The Truth About Truth – I (Previous part)
The cave of Shabd Yogis, what more I could ask for? I was right where I wanted to be. Few people in life get what they always wished for. As I entered deeper into the cave, I realised it wasn’t just an opening inside the mountain, it was a mini-world of sorts inside comprising of young and old bearded men draped in saffron hues most of them deep into meditation.
Yogiji told me about the way of the Shabd-yogis, their history, their rules. It is unknown since when they exactly came into existence, but it was certainly before the 7th Century, the engravings on the cave walls date back to that time. The Shabd-yogis are called so, because they are respected as the masters of speech, in ancient times they were considered the greatest negotiators and orators. There ability was such that there was no kingdom in India that didn’t request them to help their cause in avoiding wars and turning foes into friends with their power of speech. For them, every thought is like words, silence is one language too, made of unspoken thoughts. No surprise, every person I met in the cave till now knew what I had come there for, from my silence. It was scary, once again to be among people who knew everything you had inside your mind.
“I came here to learn the skill of reading minds, guide me Guruji” I said to the Chief of whole Shabd-fraternity. He was the eldest of all the people inside the cave. “I can see that learning the way of speech and master that art is not your purpose, you just wanted to read minds. Didn’t you my son?” he replied. It was a little setback, but my mind was already naked infront of them, the mighty masters of speech. “I can’t hide that Guruji, that’s all I wish to learn”. Guruji smiled, “You want it, you shall have it. I am no one to stop you when your will is so strong”. I bowed in front of him and asked for his permission to leave, “Before you embark on this journey, I find it’s my responsibility to warn you about it. Whatever you wish to learn is dangerous. It looks like a boon, but it’s a curse for many. ” I hesitated a little, but I just didn’t want to go back, I had given it my everything already.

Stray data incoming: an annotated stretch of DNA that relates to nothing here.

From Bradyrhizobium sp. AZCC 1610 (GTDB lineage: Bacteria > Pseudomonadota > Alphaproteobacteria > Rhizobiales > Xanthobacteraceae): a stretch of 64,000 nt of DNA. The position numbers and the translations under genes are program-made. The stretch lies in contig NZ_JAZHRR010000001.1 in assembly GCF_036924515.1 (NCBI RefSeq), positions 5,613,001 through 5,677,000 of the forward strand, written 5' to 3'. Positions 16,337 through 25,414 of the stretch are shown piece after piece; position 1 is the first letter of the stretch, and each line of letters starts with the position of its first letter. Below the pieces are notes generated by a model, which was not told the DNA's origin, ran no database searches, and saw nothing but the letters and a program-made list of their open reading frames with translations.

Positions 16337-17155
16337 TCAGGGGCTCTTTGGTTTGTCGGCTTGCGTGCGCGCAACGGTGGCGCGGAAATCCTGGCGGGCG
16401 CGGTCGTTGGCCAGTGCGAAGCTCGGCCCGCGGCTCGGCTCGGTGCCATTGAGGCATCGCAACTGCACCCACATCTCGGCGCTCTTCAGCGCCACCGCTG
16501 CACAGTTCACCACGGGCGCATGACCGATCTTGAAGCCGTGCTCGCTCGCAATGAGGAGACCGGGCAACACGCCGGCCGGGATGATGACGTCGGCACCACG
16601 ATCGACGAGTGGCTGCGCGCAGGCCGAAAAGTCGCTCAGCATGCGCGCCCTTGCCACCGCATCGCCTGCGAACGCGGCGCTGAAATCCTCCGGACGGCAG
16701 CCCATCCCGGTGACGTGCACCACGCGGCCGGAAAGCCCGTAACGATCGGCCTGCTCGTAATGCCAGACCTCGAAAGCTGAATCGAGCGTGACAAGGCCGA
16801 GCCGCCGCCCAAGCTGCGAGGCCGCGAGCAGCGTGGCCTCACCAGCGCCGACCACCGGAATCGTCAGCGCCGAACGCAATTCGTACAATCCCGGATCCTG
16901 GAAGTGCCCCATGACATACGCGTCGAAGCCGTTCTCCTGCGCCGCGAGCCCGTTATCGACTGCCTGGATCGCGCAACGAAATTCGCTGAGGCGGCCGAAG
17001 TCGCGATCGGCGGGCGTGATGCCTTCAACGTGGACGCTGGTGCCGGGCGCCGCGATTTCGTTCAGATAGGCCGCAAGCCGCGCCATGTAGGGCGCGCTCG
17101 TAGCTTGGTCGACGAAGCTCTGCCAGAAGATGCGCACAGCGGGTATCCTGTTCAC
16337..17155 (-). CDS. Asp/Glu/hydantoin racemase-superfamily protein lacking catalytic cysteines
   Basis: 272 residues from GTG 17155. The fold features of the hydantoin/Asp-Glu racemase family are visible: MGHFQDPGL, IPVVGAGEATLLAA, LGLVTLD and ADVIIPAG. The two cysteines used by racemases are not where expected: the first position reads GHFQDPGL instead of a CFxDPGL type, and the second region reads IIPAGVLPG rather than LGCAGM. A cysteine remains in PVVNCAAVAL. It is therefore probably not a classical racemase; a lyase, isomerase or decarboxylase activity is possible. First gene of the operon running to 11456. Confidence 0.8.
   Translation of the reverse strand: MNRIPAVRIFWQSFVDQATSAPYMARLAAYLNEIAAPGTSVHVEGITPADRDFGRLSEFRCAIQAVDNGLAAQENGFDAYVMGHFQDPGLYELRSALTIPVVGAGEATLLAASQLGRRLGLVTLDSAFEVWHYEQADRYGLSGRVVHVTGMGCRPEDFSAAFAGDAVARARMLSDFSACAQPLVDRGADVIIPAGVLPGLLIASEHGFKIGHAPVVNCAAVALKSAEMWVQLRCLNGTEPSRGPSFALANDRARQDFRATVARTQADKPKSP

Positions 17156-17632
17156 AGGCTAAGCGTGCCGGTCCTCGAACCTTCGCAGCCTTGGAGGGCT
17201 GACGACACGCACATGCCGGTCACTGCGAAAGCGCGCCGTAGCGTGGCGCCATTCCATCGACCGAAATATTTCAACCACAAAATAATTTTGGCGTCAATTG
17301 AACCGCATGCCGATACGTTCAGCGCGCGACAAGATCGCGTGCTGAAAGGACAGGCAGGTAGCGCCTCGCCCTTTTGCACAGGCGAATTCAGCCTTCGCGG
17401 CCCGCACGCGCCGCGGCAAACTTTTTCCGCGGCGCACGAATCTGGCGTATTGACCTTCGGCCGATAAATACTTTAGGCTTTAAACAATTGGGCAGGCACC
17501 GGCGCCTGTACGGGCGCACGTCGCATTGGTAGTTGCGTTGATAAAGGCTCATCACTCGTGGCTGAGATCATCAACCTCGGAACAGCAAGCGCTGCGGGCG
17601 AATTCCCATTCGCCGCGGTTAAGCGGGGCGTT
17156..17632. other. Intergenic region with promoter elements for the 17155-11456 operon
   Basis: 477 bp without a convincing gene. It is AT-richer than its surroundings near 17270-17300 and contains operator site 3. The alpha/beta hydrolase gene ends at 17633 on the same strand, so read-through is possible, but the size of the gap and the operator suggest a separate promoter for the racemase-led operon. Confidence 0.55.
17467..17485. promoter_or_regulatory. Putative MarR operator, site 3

For months I was taught the principles of human thoughts, insightful ventures into one of the most complicated natural creations. Once I mastered that, I became part of the Shabd-Yogis. They gifted me a saffron outfit to mark my induction. But mind-reading was still far. I meditated every day for 8 years, reading scriptures and getting taught by my counterparts. With each passing day, the haze was getting cleared. The language of silence, getting more and more readable.
“I know you never thought I will make it, but you are surprised and very proud of me” I told the chief-yogi one day.
“That’s exactly what I was thinking right now, Son. I guess it’s time you realise you have made it.” he replied as he put his hand on my head and chanted some mantras. And that’s how on one random day I pleasantly got acquainted to the fact that I could read minds, my childhood dream came true. It was time for the journey back home, before I left I touched every yogi’s feet as a mark of respect, they blessed me for my future endeavors.
After 8 long years, I walked back into civilization, it took me a while before I adjusted to it. My saffron clothing, my long hair and beard, made sure everywhere I went I was treated with respect. Everyone had multiple things going on in their minds, but the respect or fear for a man in saffron clothes and a long unkempt beard was constant.
My siblings didn’t recognise me when they first saw me. Mom and Dad were noticeably older, after all it was a period of 8 long years. They all thought I was a spiritual man now, away from this material world. They didn’t know I could hear them thinking, every second.
You think people who achieve their dreams are lucky? Maybe they are, but I cry everyday with this curse. My siblings think I never did anything for my family and I just ran away, a crazy brother who never cared for the family. Obviously, they never say this, they just think and I can listen to them, that’s my curse. Mom’s still in love with her childhood sweetheart, our neighbor. Dad is an atheist but he never tells anyone. These subtles shocks have become everyday affairs. Every family member, every passerby, every person’s dark secrets beaming infront of me.
Talking to people, we don’t realise how much hatred is there in our lives. Nearly everyone has negative thoughts running in their minds about us. This negativity, this hatred makes me feel miserable, makes me feel helpless. How can one unsee so much of abomination? When it’s just there, everywhere you see.
I don’t sleep at nights, that’s the only time people aren’t thinking around me. It’s the only time I can feel sane. I sit there, stone faced and wish that I lose this curse-like power to read minds. Yogiji’s words echo in my ears every day, his warning I never paid heed to. I always wanted to see the truth, but when it’s there, standing infront me I realise how ugly it is.
We are nothing but a bunch of lies. Our minds think something else, our tongues speak sugar-coated falsities. If every person loses the ability to lie some day, the world will probably end in a few days. I always thought knowing what’s going in someone’s mind will be fun, now I feel I was better off in the world of lies. The normal world, where truth is what comes out of your mouth, not your mind.
In my long voyage, I learned that some dreams look sweet from far away, they are not. I learned that we are what we hide, not what we show. I learned that our world is made on the bricks of lies. I learned… the truth about truth.